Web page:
The relatively high pressure gas stream of line 17 is passed into a drying zone 18 for the purpose of removing water which would solidify in the downstream low temperature operation. The thus dried but still high pressure gas stream is carried by line 19 through the indirect heat exchangers 23, 22, and 24 in series. The gas stream is cooled in each of these heat exchangers, with the net cooling being sufficient to cause a partial condensation of the hydrocarbons flowing through line 19. External refrigeration from a source not shown may be supplied if necessary. The fluids from line 19 are separated in the cold high pressure separator 20 into a high pressure vapor stream flowing through line 21 and a high pressure liquid stream flowing through line 28.
The high pressure vapor stream of line 21 is utilized as a coolant in the indirect heat exchange means 22 and is then passed into a pressure swing absorption zone 25. Conventional swing bed pressure differential absorption is used in this zone to separate the entering gas into a relatively high purity hydrogen stream removed through line 26 and a stream which is rich in light hydrocarbons such as methane and ethane, removed in line 27. The high pressure liquid stream flowing through line 28 is flashed through valve 29 and then passed into the cold low pressure separator 30. The flashing operation produces vapor which is mainly methane and ethane removed through line 31 and a liquid phase material comprising heavier hydrocarbons and some ethane which is removed through line 32. The liquid flowing through line 32 is employed as coolant in the indirect heat exchange means 24 and 23 and is then recycled to the reactor via lines 4 and 6. The pressure maintained in the low pressure separator is regulated to control the temperature or the composition of the cold streams separated therein. This provides a means to control the amount of ethane recycled to the reactor.
The invention may be applied to the separation of hydrogen and C6 -plus hydrocarbons from the effluent streams of processes other than those which produce mainly aromatic products. Some such processes are described in the previously cited references. The processing of a highly olefinic feed stream in the preferred reaction and catalyst systems will result in a product slate of over 50 mole percent aliphatics. The same process flow may be employed. The preferred embodiment of the invention is a process for the separation of the effluent stream of a dehydrocyclodimerization reaction zone which comprises the steps of partially condensing a vapor phase reaction zone effluent stream, which comprises hydrogen, methane, ethane, propane, butane, benzene, toluene, and xylenes, and separating the resultant fluids in a first vapor-liquid separation zone into a vapor phase first process stream, which comprises hydrogen and C1 -C7 hydrocarbons, and a condensate stream which comprises benzene, toluene, and xylenes; passing the condensate stream into a fractionation zone, and recovering benzene, toluene, and xylenes from the fractionation zone; compressing the first process stream to a pressure above about 430 psig; removing benzene from the first process stream in an absorption zone; forming a vapor phase second process stream comprising hydrogen and ethane and a liquid phase third process stream comprising propane by partially condensing the first process stream through indirect heat exchange against a coolant media followed by vapor-liquid separation in a second separation zone at a pressure above about 300 psig; flashing the third process stream to a substantially lower pressure and thereby forming a vapor phase fourth process stream, which comprises methane, and a liquid phase fifth process stream, which comprises propane, with the fourth and fifth process streams being substantially cooler than the first process stream; employing the fifth process stream as at least a part of the previously referred to coolant media used to partially condense the first process stream; and passing the second process stream into a pressure swing adsorption zone in which hydrocarbons are selectively adsorbed at an elevated pressure and released at a substantially lower pressure and thereby separating the second process stream into a hydrogen-rich effluent stream and a hydrocarbon-rich sixth process stream, which comprises ethane.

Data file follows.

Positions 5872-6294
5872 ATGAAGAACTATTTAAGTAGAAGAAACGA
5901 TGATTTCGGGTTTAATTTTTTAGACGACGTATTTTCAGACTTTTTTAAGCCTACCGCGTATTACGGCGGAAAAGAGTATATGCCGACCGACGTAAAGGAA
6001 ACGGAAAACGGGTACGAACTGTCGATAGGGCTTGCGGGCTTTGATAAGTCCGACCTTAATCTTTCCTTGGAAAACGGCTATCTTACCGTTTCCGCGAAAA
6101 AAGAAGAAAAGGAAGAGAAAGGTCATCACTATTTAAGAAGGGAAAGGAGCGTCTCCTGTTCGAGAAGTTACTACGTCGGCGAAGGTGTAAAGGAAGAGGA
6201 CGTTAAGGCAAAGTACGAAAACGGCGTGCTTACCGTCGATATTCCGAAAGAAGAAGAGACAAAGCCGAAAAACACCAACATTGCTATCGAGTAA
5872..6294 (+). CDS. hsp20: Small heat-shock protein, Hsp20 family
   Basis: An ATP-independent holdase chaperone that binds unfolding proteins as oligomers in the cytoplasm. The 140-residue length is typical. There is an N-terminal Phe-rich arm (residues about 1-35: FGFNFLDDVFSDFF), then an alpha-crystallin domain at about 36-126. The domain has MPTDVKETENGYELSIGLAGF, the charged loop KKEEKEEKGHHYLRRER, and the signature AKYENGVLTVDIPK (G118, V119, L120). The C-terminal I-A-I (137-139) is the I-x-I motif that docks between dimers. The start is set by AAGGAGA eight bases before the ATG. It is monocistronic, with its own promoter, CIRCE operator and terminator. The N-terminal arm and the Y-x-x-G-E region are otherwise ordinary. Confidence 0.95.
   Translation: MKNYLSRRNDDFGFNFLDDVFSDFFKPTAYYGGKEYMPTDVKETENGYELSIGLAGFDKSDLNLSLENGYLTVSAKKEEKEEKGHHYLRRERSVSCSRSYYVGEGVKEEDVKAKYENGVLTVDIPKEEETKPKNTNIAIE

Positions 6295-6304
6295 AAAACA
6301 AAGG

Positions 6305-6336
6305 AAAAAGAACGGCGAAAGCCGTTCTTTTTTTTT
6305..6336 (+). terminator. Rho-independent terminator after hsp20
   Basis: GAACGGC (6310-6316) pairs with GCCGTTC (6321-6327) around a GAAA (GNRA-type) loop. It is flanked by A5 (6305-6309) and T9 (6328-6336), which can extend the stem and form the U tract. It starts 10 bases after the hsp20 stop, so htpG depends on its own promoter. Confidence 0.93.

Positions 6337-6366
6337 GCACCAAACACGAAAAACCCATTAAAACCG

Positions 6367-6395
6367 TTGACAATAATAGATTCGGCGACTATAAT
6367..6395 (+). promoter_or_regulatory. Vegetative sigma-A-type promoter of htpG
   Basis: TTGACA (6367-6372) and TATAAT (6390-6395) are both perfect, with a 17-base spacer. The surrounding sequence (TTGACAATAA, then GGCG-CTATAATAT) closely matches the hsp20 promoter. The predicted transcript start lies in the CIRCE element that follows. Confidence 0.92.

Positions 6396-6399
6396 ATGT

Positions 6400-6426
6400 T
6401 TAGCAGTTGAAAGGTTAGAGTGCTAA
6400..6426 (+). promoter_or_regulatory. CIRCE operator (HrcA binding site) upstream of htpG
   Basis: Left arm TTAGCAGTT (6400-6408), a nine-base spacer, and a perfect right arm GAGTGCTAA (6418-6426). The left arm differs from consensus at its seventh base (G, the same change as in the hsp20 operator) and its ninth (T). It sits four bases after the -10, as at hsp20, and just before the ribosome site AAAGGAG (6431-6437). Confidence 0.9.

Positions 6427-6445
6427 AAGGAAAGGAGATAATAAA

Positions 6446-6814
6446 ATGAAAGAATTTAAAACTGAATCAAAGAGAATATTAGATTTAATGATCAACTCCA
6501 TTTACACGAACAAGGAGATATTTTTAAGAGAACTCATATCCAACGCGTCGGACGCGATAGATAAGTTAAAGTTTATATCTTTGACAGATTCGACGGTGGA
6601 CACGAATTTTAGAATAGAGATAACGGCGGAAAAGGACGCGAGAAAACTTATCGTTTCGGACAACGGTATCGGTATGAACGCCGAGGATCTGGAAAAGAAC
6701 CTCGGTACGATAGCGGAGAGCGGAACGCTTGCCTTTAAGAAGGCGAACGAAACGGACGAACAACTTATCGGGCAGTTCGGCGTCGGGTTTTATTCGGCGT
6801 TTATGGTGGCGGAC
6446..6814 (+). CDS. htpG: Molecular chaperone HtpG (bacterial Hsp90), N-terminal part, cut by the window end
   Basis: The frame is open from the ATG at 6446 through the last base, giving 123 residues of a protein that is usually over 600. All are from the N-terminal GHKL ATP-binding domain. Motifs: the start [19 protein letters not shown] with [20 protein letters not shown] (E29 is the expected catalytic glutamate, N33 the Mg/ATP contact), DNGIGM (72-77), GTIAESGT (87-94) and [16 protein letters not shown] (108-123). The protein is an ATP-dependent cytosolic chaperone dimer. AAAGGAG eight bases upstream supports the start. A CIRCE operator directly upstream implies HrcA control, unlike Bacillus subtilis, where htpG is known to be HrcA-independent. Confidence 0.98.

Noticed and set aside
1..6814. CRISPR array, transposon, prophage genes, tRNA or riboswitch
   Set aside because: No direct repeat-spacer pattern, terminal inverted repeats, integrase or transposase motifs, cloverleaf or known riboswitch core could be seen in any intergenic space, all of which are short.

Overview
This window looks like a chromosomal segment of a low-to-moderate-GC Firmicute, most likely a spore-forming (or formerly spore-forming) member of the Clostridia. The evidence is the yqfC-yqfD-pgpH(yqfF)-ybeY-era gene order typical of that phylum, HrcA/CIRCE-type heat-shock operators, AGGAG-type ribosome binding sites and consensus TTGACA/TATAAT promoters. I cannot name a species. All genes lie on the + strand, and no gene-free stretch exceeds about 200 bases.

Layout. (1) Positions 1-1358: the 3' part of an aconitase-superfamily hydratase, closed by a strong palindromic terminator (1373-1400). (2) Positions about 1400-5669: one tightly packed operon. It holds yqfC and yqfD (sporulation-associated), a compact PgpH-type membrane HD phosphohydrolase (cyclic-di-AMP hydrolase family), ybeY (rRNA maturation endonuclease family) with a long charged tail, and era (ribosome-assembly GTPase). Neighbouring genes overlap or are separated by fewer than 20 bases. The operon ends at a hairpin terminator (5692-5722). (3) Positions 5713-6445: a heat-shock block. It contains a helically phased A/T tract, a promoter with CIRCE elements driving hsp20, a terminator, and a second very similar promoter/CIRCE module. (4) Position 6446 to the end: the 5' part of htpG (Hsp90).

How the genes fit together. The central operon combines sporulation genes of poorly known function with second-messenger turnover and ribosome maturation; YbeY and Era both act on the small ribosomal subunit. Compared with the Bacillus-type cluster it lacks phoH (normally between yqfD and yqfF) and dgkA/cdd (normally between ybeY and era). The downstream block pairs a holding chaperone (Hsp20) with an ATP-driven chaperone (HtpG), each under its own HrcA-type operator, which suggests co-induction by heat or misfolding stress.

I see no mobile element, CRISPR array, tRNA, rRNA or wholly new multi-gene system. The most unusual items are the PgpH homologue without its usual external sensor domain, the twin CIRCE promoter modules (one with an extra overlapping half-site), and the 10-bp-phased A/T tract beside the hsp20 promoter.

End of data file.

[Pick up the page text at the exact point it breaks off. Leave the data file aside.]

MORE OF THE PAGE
It is believed that those skilled in the art of petroleum and petrochemical process design may determine proper operating conditions, vessel designs, and operating procedures for the subject process through the use of standard process design techniques after having now been appraised of the overall flow of the process. These design techniques should include a recognition that it is undesirable to pass compounds which may tend to freeze or otherwise solidify in the low temperature portion of the process. For this reason, the absorption zone is provided to remove benzene from the gas stream entering this section of the process. Likewise, the drying zone is preferably provided. The function of this drying zone is to prevent the passage of water into the low temperature equipment. The drying zone is basically required to remove the small amount of water which may be dissolved within the feed stream to the process and any water which may be present on regenerated catalyst passed into the process or released from stripping steam used to seal catalyst passageways, etc. The drying zone is preferably a swing bed desiccant-type system. It is preferred to use two beds of a suitable absorbent alumina, with facilities being provided to regenerate one of these beds while the other bed is on-stream.